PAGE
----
“Everyone knows the Catalans want independence; they just don’t like to talk about it”. I had the great fortune to visit Catalonia on average every other year from 1992 to 2008, in almost every mode – business, conference, leisure, staying with a family. That sentence summed up the mood with regard to its constitutional position. However, since 2008, the changes have apparently been dramatic – I am always cautious about judging such things from afar.
Where once the impression I got was that most people there sought a federal state, or simply fiscal autonomy (as the Basques enjoy under age-old Charters), the polls and even the street demonstrations now point plainly to a desire for outright independence. My understanding is that this sentiment increased markedly upon the new centre-right Spanish Government’s insistence in 2010 on striking down aspects of the new Statute of Autonomy for Catalonia, agreed in 2006. Specifically, it sought to strike down aspects of it which were the same as neighbouring Valencia, but did not seek to do so in Valencia’s case. Catalans were outraged – and fully a third of them turned out at a single demonstration to show it.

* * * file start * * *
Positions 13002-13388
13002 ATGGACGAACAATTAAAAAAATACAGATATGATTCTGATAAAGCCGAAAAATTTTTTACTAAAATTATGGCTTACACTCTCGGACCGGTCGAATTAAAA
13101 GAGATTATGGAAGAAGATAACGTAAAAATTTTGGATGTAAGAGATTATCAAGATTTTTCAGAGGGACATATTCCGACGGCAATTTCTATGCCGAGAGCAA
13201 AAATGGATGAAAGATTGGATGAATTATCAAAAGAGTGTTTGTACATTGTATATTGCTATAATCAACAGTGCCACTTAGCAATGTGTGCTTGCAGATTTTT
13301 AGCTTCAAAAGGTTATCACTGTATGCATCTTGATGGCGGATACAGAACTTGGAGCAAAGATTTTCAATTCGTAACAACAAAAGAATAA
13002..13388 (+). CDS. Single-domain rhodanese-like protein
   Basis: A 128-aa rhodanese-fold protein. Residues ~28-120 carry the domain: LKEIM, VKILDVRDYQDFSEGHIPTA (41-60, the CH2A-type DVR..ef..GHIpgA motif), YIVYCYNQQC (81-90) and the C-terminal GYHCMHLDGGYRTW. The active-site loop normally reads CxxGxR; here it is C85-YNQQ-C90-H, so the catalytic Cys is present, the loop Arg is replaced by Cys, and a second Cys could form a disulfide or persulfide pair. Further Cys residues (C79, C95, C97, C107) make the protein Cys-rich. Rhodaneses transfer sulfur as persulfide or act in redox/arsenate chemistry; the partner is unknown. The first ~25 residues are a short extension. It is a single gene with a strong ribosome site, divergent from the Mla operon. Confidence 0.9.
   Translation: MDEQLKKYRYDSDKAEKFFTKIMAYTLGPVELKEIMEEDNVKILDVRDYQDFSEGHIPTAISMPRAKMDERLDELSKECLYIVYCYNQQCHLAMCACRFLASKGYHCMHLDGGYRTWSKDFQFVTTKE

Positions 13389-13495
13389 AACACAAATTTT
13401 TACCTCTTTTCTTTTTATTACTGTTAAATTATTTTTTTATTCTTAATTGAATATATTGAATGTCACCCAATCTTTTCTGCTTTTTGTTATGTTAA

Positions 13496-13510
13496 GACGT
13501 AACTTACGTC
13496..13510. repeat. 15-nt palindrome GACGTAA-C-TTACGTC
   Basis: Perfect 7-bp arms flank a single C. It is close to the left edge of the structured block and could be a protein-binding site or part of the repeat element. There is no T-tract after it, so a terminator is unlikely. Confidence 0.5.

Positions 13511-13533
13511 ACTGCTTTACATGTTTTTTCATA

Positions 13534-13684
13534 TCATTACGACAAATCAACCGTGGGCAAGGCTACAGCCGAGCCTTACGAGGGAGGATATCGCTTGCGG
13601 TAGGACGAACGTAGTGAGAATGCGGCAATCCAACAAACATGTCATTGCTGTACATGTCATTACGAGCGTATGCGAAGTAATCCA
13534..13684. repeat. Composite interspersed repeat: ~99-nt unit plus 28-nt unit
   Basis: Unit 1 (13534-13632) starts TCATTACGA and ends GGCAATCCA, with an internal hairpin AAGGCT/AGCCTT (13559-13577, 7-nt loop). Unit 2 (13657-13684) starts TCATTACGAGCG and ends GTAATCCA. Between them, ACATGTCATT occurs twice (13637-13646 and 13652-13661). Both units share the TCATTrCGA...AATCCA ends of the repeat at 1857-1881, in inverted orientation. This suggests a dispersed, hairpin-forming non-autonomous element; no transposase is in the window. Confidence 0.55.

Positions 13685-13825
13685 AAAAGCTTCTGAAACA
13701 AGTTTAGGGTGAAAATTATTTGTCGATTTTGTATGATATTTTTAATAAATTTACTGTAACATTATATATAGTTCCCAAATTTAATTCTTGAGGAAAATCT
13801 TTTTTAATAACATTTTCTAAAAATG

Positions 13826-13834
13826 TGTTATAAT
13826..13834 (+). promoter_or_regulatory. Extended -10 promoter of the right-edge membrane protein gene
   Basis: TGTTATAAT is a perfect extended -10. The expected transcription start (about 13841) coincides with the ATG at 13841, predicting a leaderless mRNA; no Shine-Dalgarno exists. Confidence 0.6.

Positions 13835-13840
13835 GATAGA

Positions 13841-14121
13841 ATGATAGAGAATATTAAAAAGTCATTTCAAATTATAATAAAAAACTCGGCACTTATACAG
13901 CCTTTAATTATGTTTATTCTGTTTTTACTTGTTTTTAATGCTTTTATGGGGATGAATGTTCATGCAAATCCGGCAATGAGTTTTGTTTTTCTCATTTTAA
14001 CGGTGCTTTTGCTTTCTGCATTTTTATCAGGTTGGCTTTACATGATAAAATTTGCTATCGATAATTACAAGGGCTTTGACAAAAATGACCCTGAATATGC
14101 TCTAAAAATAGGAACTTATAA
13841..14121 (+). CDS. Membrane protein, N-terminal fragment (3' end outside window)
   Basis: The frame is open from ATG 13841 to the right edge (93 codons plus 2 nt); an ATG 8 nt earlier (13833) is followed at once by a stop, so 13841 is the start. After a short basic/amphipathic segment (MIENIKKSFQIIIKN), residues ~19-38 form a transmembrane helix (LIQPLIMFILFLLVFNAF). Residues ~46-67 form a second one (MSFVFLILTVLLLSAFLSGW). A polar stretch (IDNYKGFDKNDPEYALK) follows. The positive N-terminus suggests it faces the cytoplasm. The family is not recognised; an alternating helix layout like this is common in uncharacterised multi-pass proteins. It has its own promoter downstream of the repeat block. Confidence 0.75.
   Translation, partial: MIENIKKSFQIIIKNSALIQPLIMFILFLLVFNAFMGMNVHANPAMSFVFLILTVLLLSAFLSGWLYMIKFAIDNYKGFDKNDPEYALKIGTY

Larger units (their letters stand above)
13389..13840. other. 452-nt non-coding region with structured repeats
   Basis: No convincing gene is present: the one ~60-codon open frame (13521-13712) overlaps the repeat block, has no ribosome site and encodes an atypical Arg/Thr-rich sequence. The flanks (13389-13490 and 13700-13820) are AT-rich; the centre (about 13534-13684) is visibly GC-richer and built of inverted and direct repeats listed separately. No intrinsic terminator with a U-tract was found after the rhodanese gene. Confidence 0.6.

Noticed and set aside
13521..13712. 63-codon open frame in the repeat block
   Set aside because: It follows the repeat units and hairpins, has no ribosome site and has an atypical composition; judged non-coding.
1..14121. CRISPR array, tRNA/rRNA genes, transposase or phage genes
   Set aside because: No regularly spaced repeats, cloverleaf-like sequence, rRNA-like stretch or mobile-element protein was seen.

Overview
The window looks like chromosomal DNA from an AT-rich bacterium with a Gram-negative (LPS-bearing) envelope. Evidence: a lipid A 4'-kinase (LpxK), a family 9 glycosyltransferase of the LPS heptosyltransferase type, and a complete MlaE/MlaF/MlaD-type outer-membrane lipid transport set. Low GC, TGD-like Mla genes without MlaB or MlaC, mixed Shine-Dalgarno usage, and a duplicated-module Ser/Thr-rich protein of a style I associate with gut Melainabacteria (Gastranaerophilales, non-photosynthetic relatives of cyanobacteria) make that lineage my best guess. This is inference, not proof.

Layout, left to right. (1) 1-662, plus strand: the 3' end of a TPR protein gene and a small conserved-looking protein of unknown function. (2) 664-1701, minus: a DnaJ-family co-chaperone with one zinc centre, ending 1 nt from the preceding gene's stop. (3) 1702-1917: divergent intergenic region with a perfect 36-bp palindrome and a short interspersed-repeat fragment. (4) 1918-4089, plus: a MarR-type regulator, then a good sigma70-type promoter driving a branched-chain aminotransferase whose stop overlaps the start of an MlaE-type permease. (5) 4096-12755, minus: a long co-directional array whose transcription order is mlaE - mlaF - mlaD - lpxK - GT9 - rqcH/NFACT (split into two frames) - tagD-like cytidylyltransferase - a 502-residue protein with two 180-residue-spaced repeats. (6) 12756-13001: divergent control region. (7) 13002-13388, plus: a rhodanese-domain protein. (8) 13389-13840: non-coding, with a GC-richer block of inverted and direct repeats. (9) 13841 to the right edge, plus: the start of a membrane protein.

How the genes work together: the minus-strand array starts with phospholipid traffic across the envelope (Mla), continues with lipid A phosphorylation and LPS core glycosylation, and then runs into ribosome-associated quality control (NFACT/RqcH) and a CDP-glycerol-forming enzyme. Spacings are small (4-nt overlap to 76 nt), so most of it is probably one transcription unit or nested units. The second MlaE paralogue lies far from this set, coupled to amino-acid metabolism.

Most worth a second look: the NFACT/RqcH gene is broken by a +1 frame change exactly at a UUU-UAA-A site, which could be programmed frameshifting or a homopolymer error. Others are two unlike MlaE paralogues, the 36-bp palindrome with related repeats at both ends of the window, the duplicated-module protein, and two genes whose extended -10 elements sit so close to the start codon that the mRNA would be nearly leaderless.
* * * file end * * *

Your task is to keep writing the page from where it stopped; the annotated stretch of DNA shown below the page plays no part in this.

That’s where it appears to get tricky, however. “Independence” isn’t a straightforward thing. How do you secure your markets in the rest of Spain? How do you fund, recruit and train your new diplomatic corps? How, even, do you ensure FC Barcelona can continue to play in La Liga? It is all very well to have your own national, linguistic and sporting identity – but what about the practical stuff?
The parallels are obvious. Why is nobody thinking?!